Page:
“It feels exciting when so many good players talk about me,” Dahlin told me a few weeks before the 2018 draft. “It’s amazing – I’m feeling like I want to be better and better and better because I’m on a good path, and why stop? You know what I mean? I can’t explain it in English but, like, when I hear that, I get a boost inside me and just go out and train and work hard.”


Working in Heiskanen’s favor if we’re comparing his Calder chances to Dahlin’s: (a) Heiskanen is more likely to play for a competitive, playoff-contending team; (b) Heiskanen is a safer bet to face insulated matchups in Year 1 if John Klingberg and Esa Lindell take on the toughest assignments. Facing weaker opponents might mean fewer defensive zone starts for Heiskanen and the chance to post better numbers on both sides of the puck. Then again, given his heady, mature game, it wouldn’t be a surprise to see Heiskanen emerge as Dallas’ most trusted shutdown defenseman by season’s end. He handled huge responsibility in the Finnish League. He’s going to be a true foundational piece for Dallas.


What do we prognosticators know, eh? Filip Zadina gets sent to the AHL, while Kotkaniemi, considered a reach at third overall, shows enough skill in the pre-season to land himself a job at the NHL level, tabbed to center Jonathan Drouin and Joel Armia. Kotkaniemi certainly isn’t a lock to light it up in Year 1, but he has a great chance to carve out a big role early because the Habs have so little competition at center. That’s the very reason they drafted him. Maybe they were smarter than many of us gave them credit for on draft day.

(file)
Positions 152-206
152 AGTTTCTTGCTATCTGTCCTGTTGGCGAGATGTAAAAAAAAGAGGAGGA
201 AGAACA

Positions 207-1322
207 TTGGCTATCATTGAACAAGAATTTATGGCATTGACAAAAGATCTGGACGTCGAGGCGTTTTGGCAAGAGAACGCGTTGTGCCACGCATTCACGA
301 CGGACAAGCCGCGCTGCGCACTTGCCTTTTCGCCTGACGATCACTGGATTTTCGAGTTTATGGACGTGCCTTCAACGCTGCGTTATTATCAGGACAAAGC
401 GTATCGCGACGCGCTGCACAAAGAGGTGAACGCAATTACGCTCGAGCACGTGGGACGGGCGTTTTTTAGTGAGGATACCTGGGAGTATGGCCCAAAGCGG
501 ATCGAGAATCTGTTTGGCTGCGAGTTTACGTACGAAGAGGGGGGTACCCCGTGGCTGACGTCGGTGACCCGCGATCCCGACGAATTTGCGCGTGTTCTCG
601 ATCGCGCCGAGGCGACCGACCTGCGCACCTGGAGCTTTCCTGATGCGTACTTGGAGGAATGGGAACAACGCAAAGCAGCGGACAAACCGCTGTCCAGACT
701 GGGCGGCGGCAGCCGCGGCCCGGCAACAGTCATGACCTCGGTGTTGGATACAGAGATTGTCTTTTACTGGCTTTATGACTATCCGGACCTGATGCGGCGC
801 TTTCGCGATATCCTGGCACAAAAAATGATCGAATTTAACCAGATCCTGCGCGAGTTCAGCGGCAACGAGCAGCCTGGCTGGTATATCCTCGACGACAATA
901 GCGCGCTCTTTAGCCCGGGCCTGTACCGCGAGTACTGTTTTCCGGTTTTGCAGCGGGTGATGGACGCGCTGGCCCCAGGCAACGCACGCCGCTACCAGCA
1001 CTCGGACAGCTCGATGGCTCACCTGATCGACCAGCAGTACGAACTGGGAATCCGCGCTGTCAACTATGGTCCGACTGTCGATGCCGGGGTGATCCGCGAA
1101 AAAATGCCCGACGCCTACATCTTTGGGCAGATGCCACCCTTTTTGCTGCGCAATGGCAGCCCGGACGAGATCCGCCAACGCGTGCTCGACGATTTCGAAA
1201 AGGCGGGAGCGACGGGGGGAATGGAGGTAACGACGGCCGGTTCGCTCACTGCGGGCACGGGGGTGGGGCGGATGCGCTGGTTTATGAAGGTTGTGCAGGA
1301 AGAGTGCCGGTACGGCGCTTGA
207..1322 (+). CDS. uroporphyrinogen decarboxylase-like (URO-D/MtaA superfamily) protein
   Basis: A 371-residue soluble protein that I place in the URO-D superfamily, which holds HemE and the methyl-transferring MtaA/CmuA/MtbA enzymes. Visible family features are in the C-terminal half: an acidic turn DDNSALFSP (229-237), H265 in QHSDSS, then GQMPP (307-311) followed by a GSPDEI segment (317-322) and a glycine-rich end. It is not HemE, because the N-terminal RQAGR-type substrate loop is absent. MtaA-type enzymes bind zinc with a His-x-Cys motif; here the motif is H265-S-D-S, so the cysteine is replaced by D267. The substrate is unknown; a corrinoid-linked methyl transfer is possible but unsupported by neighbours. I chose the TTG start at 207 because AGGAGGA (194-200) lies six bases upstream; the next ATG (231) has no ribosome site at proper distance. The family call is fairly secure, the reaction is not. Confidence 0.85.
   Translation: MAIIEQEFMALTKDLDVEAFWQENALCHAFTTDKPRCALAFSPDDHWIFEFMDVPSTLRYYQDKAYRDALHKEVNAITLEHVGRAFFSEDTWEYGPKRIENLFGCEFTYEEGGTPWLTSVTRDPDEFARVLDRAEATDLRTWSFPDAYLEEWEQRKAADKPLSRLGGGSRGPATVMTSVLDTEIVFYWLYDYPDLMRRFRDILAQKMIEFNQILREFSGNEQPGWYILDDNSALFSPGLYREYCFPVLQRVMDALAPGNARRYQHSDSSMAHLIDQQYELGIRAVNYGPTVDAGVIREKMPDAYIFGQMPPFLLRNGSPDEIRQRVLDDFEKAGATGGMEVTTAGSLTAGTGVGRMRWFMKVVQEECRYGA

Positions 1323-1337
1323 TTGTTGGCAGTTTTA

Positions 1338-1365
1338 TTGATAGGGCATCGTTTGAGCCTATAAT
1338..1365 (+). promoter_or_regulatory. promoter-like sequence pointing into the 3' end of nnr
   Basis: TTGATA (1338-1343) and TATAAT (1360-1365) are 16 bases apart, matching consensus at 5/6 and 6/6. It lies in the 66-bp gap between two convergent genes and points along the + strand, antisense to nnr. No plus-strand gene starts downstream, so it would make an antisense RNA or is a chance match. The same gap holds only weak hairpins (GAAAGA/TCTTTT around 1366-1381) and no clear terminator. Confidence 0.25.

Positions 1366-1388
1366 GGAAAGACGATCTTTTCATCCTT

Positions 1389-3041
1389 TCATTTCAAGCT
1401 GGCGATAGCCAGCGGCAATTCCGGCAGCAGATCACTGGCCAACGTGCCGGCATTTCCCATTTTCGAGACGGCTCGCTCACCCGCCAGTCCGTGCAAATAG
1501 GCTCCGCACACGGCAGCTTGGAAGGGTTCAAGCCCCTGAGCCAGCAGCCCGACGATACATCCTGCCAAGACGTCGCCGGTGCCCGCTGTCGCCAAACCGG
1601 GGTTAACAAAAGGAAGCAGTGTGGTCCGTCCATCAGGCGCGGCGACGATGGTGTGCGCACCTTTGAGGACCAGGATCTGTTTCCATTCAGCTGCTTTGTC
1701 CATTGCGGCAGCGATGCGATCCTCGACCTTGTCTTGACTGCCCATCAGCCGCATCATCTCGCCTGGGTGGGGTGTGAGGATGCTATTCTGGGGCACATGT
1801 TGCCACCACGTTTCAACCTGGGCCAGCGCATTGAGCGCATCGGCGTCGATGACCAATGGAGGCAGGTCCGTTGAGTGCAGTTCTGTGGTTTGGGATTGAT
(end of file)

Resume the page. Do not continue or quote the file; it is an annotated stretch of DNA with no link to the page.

It’s a wasteland in Canada’s capital, no doubt. But the gutting of Ottawa’s roster creates opportunities for what is actually a pretty strong prospect crop. Brady should be a difference-maker just like his brother Matthew was two years ago, and some talent evaluators say Brady makes Matthew look like “the nice one.” Whatever Brady does this season, it’ll make headlines.


No rookie lands in a more favorable situation to start the year. Corey Perry’s torn meniscus frees up the right wing spot on Anaheim’s first line alongside Rickard Rakell and Ryan Getzlaf, and Terry gets the first crack at it. He flashed some serious skill at the University of Denver and with the U.S. world junior squad and has a real shot to pile up points if he sticks on that line for an extended period.


Say hello to Duncan Keith’s opening-night defense partner. ‘Joker’ couldn’t have a better mentor, and it appears he’ll be thrust into significant minutes immediately. It’s sink or swim. If the Blackhawks overachieve this year, it’ll likely be because Jokiharju elevates the defense above expectations, which would earn him some Calder attention.


He was the AHL’s best player last season, especially in the playoffs, where he piled up points and won the MVP award. He had his struggles in camp, earning some pointed public words from coach Mike Babcock, and may start the season on the fourth line. But Johnsson has great speed, a nose for the net and a chance to climb the depth chart quickly at left wing. It’s not inconceivable he beats out two of Josh Leivo, Zach Hyman and Patrick Marleau at some point, which would mean Johnsson ends up with John Tavares or Auston Matthews. Even a third-line assignment would put Johnsson with Nazem Kadri.

Source: The Hockey News